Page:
Prepare a three-page memo (at least 900-1,500 words per page) to John and Jane Smith addressing the issues presented:
1. John Smith tax issues:
a. How is the $300,000 treated for purposes of federal tax income? b. How is the $25,000 treated for purposes of federal tax income? c. What is your determination regarding reducing the taxable amount of income for both (a) and (b) above? d. Is it more beneficial to continue leasing the business space or to buy the building?
2. Jane Smith tax issues:
a. What are the different tax consequences between paying down the mortgage (debt) and assuming a new mortgage (debt) for federal income tax purposes? b. Can John and Jane Smith utilize a 1031 tax exchange to buy a more expensive house using additional money from John’s case? c. Does Jane have a business or hobby? Why is this distinction important? d. Would Jane (and John) realize better tax benefits if she had a separate business for her jewelry-making activities? e. What tax benefits would John realize if he invested $15,000 in Jane’s jewelry making? f. Can Jane depreciate her vehicle or jewelry-making equipment? How?
3. John and Jane Smith tax issue:
a. Should John and Jane file separate or joint tax returns?
To:John & Jane Smith
Re:Summary of various tax issues
Your first question is how is the $300,000 treated for purposes of federal tax income? In Code 61(a), income derived from services is one of the listed forms of taxable income.i This includes fees, commissions, fringe benefits and similar items. Since the compensation was earned this year, even though you worked on the case for two years, you will include it as ordinary income this year.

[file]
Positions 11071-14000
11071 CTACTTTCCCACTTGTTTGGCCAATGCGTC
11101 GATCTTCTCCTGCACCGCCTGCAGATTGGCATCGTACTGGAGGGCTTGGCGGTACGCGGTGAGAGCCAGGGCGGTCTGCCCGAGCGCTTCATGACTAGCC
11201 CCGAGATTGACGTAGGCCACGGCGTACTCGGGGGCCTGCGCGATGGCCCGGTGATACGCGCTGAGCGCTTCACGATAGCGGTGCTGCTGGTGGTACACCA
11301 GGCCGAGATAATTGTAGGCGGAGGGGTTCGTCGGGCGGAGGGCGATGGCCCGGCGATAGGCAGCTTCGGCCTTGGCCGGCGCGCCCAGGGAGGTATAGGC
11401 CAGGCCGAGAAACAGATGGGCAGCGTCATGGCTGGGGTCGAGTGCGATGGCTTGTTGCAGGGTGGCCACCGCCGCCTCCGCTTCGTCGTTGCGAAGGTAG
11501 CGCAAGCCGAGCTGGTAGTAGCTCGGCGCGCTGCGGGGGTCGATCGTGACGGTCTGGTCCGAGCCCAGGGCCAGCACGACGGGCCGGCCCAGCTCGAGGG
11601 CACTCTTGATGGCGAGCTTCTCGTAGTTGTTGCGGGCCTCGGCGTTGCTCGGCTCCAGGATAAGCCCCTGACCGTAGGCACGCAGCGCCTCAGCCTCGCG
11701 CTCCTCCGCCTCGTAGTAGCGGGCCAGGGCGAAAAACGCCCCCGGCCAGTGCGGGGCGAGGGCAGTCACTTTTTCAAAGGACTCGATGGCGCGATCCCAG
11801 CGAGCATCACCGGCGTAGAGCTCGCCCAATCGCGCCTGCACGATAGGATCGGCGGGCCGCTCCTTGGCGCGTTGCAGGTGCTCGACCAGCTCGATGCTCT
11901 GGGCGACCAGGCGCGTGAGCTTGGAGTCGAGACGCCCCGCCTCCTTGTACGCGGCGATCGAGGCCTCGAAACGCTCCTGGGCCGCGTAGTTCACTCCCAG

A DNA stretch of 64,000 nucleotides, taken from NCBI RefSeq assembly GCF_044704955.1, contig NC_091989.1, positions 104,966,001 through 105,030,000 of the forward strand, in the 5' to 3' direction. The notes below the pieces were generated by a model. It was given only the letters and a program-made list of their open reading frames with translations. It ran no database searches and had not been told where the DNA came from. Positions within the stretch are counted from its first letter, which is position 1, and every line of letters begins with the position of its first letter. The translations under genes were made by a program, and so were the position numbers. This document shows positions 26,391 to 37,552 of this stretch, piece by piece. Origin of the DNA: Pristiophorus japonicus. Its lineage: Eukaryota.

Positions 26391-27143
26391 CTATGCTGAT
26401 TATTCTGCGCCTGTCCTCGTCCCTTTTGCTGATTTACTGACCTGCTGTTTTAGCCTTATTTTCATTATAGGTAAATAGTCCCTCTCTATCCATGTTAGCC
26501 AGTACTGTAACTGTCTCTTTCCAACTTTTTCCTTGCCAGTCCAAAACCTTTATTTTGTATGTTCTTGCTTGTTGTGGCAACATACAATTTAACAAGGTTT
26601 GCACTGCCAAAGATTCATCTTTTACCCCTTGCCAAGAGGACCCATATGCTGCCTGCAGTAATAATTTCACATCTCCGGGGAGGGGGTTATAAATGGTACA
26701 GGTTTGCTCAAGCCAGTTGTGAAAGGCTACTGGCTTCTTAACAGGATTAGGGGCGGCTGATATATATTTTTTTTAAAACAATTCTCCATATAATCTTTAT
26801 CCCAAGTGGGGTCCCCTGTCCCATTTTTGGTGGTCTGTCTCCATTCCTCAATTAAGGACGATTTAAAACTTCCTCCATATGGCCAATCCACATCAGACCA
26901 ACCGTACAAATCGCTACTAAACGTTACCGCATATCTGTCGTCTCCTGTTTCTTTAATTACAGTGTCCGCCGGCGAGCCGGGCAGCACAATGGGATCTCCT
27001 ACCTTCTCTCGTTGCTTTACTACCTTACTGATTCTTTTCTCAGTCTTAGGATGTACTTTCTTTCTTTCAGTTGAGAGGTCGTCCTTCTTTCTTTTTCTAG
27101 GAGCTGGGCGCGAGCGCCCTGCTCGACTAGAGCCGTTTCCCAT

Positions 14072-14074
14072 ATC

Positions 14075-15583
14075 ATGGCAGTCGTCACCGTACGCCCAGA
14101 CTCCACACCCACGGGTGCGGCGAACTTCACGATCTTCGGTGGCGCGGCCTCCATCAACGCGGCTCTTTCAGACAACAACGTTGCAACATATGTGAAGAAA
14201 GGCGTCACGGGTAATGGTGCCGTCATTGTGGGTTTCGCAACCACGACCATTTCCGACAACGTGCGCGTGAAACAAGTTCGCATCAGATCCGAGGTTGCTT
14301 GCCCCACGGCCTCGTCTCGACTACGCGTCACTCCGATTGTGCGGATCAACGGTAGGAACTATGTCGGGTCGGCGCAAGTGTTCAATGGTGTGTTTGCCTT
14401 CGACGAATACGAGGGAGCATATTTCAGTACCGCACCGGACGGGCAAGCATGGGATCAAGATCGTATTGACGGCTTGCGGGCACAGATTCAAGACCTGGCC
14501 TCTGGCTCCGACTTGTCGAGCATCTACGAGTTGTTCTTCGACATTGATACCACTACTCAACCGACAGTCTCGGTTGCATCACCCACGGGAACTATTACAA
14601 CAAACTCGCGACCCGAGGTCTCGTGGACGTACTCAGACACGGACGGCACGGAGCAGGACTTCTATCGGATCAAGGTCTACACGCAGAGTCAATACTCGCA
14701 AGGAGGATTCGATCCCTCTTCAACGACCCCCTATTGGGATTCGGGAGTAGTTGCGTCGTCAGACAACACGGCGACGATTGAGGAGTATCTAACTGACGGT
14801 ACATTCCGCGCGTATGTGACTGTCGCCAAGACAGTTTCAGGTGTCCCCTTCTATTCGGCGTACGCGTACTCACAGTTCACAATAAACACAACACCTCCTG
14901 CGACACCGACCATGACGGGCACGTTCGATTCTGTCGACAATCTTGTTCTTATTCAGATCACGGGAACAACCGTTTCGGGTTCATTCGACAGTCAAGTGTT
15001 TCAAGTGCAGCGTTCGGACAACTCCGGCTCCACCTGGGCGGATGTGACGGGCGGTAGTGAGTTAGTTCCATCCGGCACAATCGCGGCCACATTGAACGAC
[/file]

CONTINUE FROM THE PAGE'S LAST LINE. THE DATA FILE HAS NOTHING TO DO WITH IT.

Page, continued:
You can reduce your tax liability by deducting necessary business expenses that were paid in the same tax year. Code Sec 162(a).ii Any salaries or compensation paid to others, travel expenses, which include meals and lodging that are not excessive, or other trade expenses can be deducted against your income.
You also received $25,000 to recover expenses. Reimbursed expenses are not taxable. Sec 162( a)(1)(A)iii providing that you furnished your client with a list of expenses that were reimbursable and any remaining amount was given back. Any amount that was not refunded to the client that exceeded the reimbursable amount is taxable. Sec 162(c)
If you did not furnish a list of expenses to your client the $25,000 will be part of your gross income and the expenses can be deducted.